The most effective approach against sexual harassment in the workplace is prevention. Research indicates that when sexual harassment is not addressed, it does not go away but worsens and is difficult to resolve.

Every organisation should have a sexual harassment policy in place. Sexual harassment is defined in South African legislation as “unwanted conduct of a sexual nature”. It is quite tricky to define behaviour that may be considered offensive. A male employee who complimented a female co-worker on her outfit was accused of sexual harassment as was a female employee with a picture of young ladies wearing bikinis as a computer screen saver. A client walked past her office and complained. An assistant overhearing her manager talking to his girlfriend was offended when he said, “or notesjust wait until I get hold of you tonight”.

Generally, though sexual harassment is any unwelcome, physical, verbal or non-verbal conduct. For example:
Sending suggestive emails.
Sharing inappropriate sexual images, such as pornography.
Making inappropriate sexual gestures.
Making sexual comments about clothing, appearance or body parts.
Unwanted physical contact like touching, patting, pinching or rubbing (a strip search by a member of the opposite sex).
Asking sexual questions or making offensive comments about a co-worker’s sexual orientation or sexual history.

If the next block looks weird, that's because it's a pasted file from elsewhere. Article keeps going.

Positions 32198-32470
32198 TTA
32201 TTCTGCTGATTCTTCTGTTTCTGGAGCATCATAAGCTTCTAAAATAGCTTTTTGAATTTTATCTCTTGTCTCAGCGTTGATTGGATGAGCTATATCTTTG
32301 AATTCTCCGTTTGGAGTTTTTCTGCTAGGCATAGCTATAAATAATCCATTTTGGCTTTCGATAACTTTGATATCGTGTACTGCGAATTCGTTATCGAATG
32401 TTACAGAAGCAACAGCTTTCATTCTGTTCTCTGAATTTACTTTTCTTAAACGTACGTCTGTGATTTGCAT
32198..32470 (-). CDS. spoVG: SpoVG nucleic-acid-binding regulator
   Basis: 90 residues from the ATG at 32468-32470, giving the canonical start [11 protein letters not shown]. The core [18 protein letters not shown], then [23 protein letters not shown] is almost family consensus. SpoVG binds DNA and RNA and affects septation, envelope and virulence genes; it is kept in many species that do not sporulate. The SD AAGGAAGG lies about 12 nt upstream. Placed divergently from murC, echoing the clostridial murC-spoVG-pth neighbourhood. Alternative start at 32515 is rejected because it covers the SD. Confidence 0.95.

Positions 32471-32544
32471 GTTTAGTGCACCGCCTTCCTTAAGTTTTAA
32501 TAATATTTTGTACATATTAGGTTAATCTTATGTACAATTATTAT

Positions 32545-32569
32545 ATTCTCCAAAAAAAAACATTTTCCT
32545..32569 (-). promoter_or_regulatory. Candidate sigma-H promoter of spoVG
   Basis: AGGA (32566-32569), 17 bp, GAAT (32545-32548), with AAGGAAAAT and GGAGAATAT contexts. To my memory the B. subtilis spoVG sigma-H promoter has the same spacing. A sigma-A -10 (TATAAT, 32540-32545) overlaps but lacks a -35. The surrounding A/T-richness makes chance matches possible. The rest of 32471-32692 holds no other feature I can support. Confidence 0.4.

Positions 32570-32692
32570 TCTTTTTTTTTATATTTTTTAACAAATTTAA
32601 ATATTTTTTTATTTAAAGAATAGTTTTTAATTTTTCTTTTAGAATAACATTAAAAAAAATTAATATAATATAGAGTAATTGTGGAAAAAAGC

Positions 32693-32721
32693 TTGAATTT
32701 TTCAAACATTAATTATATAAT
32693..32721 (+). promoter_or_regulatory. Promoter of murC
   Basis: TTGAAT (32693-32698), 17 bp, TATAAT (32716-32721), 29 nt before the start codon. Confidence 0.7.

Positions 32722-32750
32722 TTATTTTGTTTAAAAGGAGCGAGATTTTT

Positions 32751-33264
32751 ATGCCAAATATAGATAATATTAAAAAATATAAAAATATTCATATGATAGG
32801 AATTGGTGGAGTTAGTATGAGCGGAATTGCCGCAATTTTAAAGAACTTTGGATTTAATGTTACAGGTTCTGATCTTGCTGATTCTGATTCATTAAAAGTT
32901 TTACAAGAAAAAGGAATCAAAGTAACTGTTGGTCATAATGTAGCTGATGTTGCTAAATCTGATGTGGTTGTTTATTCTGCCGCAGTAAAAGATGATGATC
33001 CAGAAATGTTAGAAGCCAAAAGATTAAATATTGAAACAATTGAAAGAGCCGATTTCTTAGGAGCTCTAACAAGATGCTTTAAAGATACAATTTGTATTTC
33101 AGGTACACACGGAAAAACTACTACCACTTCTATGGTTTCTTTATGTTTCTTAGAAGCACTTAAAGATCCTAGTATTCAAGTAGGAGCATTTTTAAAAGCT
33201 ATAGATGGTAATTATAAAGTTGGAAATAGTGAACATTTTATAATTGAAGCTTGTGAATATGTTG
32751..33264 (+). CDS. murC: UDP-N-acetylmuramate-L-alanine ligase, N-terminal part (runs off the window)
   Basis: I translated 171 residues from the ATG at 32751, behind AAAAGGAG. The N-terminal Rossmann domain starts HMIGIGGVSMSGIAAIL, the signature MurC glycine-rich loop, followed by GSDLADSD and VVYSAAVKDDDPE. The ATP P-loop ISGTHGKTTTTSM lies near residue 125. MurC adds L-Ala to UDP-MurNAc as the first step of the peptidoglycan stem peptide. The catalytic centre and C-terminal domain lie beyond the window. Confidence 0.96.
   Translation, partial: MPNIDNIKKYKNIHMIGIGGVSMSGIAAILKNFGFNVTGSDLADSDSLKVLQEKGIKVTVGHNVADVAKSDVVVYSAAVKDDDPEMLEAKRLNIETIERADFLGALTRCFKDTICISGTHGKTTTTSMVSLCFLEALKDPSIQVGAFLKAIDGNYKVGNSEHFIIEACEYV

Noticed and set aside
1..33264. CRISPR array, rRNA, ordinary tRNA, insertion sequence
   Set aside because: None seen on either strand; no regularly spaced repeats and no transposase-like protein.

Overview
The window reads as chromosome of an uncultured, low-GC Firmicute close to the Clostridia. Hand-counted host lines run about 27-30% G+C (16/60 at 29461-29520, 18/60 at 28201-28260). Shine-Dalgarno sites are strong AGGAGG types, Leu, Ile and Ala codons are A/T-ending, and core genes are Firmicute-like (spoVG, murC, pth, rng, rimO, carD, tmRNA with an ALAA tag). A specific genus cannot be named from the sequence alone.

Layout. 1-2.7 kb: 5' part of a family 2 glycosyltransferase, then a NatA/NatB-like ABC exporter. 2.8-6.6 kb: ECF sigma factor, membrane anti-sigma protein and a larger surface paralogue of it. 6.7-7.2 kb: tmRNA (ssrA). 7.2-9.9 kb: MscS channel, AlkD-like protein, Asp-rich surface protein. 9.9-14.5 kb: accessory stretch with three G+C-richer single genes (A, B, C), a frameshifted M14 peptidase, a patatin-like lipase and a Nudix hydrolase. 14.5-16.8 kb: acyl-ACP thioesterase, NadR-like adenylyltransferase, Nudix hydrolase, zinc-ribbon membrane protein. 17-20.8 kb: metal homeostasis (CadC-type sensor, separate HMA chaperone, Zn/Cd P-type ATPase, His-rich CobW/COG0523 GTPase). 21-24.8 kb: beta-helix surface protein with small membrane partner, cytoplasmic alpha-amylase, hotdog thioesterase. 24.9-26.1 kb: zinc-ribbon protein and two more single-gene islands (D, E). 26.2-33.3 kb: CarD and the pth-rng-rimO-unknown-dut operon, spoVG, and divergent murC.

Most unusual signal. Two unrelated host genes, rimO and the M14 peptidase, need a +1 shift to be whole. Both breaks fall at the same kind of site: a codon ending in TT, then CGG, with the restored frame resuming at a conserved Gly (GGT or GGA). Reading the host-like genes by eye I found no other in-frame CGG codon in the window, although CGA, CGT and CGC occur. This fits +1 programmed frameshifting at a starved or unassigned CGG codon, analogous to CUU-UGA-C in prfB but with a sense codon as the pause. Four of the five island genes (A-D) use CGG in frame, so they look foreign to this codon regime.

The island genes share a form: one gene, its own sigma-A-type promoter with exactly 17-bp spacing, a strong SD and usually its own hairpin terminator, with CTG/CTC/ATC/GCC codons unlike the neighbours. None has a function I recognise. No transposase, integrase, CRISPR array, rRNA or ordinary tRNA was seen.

Influencing promotion, employment, training, dismissal or any other benefit in the workplace in exchange for sexual favours.


Adopt a zero tolerance approach to sexual harassment in the workplace.

Allow employees subjected to sexual harassment to lodge a grievance and commit to immediate handling of alleged cases of sexual harassment.

Be sure to mention that as serious as the organisation is about sexual harassment which may lead to dismissal, it is equally unacceptable to make false claims of sexual harassment and these unsubstantiated accusations may also result in an employee’s dismissal.

Clarify and define that sexual harassment includes conduct committed against male and female employees and by employees of the same and opposite sex irrespective of sexual orientation – as well as by clients, visitors to the company and other people not employed by the organisation.

Define inappropriate behaviour in as much detail as possible (include verbal and non-verbal gestures, visual displays, physical and psychological behaviour, sexual favouritism, etc).

Also refer to behaviour that may not suggest sexual harassment. For example, random, occasional jokes or compliments
set out a grievance procedure to address sexual harassment allegations. It is suggested that one contact person, such as an HR employee or an employee involved in the organisation’s employee assistance programme, be allocated as the initial contact
confidentiality must be respected at all times.

Organisations may want to consider granting additional sick leave in cases of serious sexual harassment.

Sexual harassment is a violation of fundamental human rights and employees have the right to human dignity, equality, privacy and fair labour practices. Sexual harassment compromises the basic integrity of an employment relationship.